controller. Hardware that controls peripheral devices such as a disk or display screen. It performs the physical data transfers between main memory and the peripheral device.

 

conversational. (IEEE) Pertaining to a interactive system or mode of operation in which the interaction between the user and the system resembles a human dialog. Contrast with batch. See: interactive, on-line, real time.

 

coroutine. (IEEE) A routine that begins execution at the point at which operation was last suspended, and that is not required to return control to the program or subprogram that called it. Contrast with subroutine.

 

corrective maintenance. (IEEE) Maintenance performed to correct faults in hardware or software. Contrast with adaptive maintenance, perfective maintenance.

 

correctness. (IEEE) The degree to which software is free from faults in its specification, design and coding. The degree to which software, documentation and other items meet specified requirements. The degree to which software, documentation and other items meet user needs and expectations, whether specified or not.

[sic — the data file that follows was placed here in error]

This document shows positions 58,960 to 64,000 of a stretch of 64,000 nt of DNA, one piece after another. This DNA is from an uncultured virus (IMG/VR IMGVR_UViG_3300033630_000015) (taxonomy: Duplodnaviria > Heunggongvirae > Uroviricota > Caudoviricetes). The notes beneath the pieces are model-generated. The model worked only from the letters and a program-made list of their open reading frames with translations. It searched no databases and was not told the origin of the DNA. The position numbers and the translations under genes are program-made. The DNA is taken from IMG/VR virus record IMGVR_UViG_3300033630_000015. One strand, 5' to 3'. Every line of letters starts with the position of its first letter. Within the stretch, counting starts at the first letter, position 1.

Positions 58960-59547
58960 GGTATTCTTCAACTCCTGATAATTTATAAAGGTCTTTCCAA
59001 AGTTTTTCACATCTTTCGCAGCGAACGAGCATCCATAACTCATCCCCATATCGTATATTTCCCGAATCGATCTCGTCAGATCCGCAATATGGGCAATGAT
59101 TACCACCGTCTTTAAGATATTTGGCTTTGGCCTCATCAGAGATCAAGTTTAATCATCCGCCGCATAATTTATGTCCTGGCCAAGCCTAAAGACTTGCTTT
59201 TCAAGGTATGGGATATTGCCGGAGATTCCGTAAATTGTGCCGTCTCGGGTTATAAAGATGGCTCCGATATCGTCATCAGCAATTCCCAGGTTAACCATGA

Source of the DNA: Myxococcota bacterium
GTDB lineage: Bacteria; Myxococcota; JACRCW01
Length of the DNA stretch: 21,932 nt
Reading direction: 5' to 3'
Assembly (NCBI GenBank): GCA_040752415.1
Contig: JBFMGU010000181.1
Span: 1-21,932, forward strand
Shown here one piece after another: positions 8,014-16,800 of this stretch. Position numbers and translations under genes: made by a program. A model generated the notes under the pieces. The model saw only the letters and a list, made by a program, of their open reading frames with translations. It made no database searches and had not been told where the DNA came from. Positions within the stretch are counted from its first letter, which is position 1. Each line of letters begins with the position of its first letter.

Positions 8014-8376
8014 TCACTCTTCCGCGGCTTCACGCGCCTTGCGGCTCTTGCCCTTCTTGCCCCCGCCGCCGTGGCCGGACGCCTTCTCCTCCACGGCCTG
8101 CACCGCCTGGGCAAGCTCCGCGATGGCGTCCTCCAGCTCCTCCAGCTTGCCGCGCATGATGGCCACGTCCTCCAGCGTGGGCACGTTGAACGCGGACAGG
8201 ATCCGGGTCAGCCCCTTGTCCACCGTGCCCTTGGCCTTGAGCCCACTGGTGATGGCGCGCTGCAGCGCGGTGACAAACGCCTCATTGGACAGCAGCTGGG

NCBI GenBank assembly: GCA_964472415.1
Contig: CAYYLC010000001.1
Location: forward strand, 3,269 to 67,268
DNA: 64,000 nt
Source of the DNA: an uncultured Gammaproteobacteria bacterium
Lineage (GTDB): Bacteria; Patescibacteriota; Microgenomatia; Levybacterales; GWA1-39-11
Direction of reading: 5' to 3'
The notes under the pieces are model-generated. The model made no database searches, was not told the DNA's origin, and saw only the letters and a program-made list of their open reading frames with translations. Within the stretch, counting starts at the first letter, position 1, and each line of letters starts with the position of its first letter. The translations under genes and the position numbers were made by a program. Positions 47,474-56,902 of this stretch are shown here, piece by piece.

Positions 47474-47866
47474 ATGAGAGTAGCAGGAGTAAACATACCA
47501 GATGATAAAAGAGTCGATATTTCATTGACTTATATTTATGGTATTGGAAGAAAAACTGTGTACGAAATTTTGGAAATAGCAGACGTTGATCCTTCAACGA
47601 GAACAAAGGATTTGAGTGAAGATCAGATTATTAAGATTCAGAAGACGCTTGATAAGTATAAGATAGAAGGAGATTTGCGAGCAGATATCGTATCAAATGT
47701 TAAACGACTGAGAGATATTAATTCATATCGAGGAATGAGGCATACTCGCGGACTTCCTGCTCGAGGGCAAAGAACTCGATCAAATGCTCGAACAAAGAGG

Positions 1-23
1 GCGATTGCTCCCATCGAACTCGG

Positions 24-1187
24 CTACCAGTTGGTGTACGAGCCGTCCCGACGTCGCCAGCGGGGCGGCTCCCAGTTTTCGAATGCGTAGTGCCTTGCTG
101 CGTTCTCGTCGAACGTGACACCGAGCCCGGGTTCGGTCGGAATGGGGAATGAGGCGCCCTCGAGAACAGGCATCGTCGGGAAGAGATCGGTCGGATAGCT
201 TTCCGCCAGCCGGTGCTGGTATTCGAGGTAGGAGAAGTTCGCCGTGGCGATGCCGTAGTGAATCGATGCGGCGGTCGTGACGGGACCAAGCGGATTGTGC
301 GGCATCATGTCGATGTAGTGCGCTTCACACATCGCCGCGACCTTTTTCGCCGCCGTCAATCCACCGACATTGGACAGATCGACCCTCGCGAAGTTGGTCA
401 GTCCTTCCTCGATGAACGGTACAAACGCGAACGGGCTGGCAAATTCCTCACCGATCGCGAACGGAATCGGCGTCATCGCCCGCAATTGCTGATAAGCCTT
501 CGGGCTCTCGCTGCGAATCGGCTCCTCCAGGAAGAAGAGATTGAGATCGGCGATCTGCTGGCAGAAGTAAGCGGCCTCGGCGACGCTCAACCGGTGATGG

coverage analysis. (NIST) Determining and assessing measures associated with the invocation of program structural elements to determine the adequacy of a test run. Coverage analysis is useful when attempting to execute each statement, branch, path, or iterative structure in a program. Tools that capture this data and provide reports summarizing relevant information have this feature. See: testing, branch; testing, path; testing, statement.

 

crash. (IEEE) The sudden and complete failure of a computer system or component.

 

critical control point. (QA) A function or an area in a manufacturing process or procedure, the failure of which, or loss of control over, may have an adverse affect on the quality of the finished product and may result in a unacceptable health risk.